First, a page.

Delta is raising the price of SkyClub memberships next year.
- Basic memberships (you pay for guests) go from $450 to $495 next year
- Guests-included memberships go from $695 to $745
Diamond members — who fly 125,000 or more miles per year and spend at least $15,000 — continue to receive access for free.
At the same time that prices are going up — in keeping with Delta’s idea that you can spend SkyMiles in the company store for about a penny apiece — the price of club memberships paid with points goes down from 70,000 to 47,000 for a basic membership and 110,000 to 70,000 for the ‘executive’ membership.
Delta says that day passes, which they raised from $50 to $59 a year ago, account for less than 1% of guests.
Just like when they raised prices three years ago the rationale is offered that higher prices allow them to continue to invest in the clubs. But it’s strange then that they’d be reducing the mileage price at the same time then. And it’s certainly not necessary to raise the price in order to improve the experience. Most airlines in the world don’t charge memberships for lounge access at all.
US Airlines Didn’t Used to Charge for Lounge Access at All
It’s an historical anomaly that US lounges charge for access at all. In general airlines around the world (outside Australia/New Zealand) do not charge for access. It’s provided free to premium cabin and elite customers.
In the US, airlines charge even elite frequent flyers traveling domestically for access. From the time American opened the first airport lounge up through 1974 they didn’t. However the federal government ordered – on anti-discrimination grounds – that airlines either make clubs available to everyone, make clubs available to everyone flying a particular class of service, or make clubs available to everyone who pays.
Paid memberships were a way of ensuring compliance with non-discrimination rules coming out of the civil rights era. Anyone who could pay – regardless of race – could access the lounges.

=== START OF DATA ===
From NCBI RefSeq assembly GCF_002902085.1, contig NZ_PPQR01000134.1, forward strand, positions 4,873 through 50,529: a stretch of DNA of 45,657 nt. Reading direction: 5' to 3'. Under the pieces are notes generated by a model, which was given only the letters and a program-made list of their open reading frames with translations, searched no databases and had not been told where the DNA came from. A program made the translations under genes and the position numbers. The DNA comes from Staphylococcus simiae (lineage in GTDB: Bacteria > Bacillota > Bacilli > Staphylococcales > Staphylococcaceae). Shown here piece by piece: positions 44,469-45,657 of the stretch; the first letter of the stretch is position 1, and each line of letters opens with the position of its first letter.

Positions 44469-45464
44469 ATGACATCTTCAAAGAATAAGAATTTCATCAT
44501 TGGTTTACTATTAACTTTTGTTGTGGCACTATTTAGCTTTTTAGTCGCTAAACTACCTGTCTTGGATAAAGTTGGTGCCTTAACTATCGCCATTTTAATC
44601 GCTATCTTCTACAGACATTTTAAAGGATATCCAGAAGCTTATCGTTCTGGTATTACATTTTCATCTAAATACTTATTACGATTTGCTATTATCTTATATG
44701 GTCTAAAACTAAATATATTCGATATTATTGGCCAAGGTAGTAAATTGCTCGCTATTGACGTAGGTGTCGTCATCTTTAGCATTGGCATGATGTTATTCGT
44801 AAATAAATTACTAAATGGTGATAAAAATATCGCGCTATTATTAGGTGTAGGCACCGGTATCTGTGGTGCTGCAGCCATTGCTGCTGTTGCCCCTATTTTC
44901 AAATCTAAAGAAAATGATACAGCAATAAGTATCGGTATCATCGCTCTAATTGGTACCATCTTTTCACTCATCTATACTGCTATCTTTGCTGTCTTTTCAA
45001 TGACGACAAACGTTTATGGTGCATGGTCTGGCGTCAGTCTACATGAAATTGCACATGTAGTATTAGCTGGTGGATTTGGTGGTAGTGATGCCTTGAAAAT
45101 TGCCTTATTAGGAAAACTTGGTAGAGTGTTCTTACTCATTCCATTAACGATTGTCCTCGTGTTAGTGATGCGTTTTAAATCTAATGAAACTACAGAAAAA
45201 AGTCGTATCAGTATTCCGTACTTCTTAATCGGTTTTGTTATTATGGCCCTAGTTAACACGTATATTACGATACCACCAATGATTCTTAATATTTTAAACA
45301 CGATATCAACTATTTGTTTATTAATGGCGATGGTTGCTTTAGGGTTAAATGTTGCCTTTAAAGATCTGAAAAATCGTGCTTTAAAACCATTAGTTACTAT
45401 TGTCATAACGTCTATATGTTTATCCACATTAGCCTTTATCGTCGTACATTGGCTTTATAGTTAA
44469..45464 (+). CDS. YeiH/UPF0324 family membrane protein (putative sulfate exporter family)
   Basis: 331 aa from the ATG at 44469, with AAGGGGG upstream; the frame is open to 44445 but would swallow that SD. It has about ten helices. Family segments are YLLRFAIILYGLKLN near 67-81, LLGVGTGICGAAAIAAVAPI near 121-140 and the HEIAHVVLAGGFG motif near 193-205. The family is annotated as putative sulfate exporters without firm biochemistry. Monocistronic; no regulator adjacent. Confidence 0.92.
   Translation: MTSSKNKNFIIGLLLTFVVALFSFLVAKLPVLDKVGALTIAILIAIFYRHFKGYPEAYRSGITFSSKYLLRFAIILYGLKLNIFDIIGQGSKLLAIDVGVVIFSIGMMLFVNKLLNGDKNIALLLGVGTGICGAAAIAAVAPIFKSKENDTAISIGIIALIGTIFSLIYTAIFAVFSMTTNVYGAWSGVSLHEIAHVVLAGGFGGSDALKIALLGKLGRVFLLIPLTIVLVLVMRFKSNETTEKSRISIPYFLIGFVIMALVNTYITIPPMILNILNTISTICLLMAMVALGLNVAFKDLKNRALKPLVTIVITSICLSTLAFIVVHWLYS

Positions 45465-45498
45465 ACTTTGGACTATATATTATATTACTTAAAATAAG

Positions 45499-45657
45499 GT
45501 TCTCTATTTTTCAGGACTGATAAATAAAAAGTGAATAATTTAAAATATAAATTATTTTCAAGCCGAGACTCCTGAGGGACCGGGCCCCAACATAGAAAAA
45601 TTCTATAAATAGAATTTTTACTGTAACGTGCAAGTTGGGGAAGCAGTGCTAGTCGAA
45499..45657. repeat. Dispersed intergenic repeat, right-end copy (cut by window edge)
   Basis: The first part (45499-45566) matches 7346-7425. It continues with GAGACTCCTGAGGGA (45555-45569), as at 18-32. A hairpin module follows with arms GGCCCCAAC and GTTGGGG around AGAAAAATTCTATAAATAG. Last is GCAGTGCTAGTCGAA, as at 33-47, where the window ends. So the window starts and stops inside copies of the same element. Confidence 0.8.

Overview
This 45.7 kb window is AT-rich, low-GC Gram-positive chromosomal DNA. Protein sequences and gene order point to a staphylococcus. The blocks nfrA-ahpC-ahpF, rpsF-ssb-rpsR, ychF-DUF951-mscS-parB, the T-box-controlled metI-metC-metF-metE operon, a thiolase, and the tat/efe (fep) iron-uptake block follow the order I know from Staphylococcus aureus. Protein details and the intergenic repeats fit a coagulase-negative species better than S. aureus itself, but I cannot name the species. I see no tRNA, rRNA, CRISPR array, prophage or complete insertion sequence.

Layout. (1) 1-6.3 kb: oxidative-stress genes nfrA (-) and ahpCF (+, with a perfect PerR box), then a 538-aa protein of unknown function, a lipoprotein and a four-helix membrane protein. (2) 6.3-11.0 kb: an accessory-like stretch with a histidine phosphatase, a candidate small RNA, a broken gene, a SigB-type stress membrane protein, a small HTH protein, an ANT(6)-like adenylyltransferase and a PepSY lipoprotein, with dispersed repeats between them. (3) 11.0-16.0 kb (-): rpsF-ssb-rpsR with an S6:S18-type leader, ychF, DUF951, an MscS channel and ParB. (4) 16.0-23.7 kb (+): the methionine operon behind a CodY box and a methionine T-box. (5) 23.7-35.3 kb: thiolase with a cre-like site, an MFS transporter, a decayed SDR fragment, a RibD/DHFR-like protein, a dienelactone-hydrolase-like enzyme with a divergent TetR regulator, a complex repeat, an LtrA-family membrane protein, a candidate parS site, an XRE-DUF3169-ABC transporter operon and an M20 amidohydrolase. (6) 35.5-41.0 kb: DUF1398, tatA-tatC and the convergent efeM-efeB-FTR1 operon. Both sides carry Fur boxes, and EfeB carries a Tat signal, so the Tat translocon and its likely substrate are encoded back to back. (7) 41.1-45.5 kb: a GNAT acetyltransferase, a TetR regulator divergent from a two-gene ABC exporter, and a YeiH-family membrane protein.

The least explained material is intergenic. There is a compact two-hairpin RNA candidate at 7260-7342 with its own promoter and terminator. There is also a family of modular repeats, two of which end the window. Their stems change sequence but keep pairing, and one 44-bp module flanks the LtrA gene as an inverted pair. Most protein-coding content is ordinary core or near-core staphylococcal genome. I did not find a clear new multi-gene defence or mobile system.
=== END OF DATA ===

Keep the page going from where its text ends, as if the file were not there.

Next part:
Once the airlines had a revenue stream associated with the lounges it became difficult to walk away from that. The lounge network starts looking like a separate business unit, with its own profit and loss calculation.
International Airlines Offer So Much More
The private cabanas of Cathay Pacific’s The Wing lounge in Hong Kong are gorgeous.
The architecture of the Qantas first class lounge in Sydney is impressive.
The dining, by celebrity chef Neil Perry, is fantastic as well.
And though complimentary spa treatments are only 20 minutes there, they’re out of this world good.
The top tier elites of these airlines can use their first class lounges regardless of class of service flown.
It seems strange to pay hundreds of dollars to access US airline lounges compared to what is bundled with status elsewhere in the world.
I’m not saying it isn’t worthwhile — for the handful of times a year I’m delayed by weather or mechanicals, the help I get in the lounges is worth the price of admission. But it sure is curious.
Delta SkyClub Seattle, credit: Delta Air Lines
Delta is investing in its lounges, the new Seattle lounge is gorgeous and the San Francisco lounge is attractive as well. New York JFK gets super crowded, what could be a nice space is hardly peaceful. They’ve improved the food offerings… a bit. But they even charge for Stella Artois beer, that isn’t included.
Pricing will continue to rise, of course, as long as people keep buying memberships at the new rates.